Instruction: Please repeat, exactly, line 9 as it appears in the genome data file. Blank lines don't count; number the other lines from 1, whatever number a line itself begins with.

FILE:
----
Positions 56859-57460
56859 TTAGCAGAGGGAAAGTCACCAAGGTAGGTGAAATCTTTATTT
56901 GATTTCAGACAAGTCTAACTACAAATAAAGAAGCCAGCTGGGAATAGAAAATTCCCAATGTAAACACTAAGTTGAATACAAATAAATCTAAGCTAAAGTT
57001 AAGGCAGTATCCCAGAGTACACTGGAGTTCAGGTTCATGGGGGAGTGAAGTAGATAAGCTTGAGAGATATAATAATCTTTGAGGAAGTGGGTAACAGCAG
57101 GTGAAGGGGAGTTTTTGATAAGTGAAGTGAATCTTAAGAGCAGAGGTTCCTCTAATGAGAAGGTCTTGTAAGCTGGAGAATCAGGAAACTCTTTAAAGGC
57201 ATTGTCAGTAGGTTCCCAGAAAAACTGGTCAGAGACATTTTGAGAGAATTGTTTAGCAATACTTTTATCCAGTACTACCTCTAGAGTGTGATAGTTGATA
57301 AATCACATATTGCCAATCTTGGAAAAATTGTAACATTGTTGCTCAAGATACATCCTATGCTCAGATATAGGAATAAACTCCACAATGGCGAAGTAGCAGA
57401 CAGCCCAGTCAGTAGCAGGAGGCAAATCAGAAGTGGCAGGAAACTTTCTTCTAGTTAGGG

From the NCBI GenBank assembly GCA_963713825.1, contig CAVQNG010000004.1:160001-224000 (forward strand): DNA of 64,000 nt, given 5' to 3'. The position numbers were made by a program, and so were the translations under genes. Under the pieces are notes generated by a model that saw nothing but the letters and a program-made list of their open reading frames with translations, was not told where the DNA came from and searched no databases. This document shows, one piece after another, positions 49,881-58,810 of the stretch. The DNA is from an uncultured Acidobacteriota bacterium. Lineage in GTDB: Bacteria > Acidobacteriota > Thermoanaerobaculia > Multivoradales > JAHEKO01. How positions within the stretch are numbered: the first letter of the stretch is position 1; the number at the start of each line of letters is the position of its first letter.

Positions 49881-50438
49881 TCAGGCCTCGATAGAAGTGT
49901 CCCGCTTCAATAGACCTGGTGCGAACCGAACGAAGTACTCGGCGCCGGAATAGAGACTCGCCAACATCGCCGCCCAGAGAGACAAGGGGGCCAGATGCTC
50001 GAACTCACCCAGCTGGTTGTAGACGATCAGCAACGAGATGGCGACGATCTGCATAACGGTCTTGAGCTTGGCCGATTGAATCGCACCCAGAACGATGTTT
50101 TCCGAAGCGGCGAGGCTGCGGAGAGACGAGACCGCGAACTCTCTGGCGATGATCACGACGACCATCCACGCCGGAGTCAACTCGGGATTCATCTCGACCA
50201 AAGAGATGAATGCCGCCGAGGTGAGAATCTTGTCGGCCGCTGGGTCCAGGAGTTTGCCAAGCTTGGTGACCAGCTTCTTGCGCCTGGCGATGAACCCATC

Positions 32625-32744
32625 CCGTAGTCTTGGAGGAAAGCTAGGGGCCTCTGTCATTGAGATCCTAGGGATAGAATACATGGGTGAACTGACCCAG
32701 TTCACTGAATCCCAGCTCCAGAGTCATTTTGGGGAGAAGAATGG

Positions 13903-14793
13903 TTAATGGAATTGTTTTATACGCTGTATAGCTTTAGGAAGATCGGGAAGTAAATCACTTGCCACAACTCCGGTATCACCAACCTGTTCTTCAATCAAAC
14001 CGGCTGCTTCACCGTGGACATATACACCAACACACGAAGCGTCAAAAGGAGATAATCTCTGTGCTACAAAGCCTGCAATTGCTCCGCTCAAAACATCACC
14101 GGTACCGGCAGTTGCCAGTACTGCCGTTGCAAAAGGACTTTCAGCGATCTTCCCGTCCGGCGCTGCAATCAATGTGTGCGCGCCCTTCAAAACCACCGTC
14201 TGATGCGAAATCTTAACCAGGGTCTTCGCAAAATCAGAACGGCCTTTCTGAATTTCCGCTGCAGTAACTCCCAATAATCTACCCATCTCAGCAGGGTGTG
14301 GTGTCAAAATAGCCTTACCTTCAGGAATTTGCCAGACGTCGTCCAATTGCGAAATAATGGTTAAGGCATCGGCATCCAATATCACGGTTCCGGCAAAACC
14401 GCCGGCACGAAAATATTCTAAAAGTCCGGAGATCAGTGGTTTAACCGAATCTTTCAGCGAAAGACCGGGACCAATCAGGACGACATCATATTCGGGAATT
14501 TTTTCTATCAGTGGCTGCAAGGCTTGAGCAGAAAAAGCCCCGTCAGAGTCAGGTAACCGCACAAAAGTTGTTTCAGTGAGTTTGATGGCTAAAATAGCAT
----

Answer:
From the NCBI GenBank assembly GCA_963713825.1, contig CAVQNG010000004.1:160001-224000 (forward strand): DNA of 64,000 nt, given 5' to 3'. The position numbers were made by a program, and so were the translations under genes. Under the pieces are notes generated by a model that saw nothing but the letters and a program-made list of their open reading frames with translations, was not told where the DNA came from and searched no databases. This document shows, one piece after another, positions 49,881-58,810 of the stretch. The DNA is from an uncultured Acidobacteriota bacterium. Lineage in GTDB: Bacteria > Acidobacteriota > Thermoanaerobaculia > Multivoradales > JAHEKO01. How positions within the stretch are numbered: the first letter of the stretch is position 1; the number at the start of each line of letters is the position of its first letter.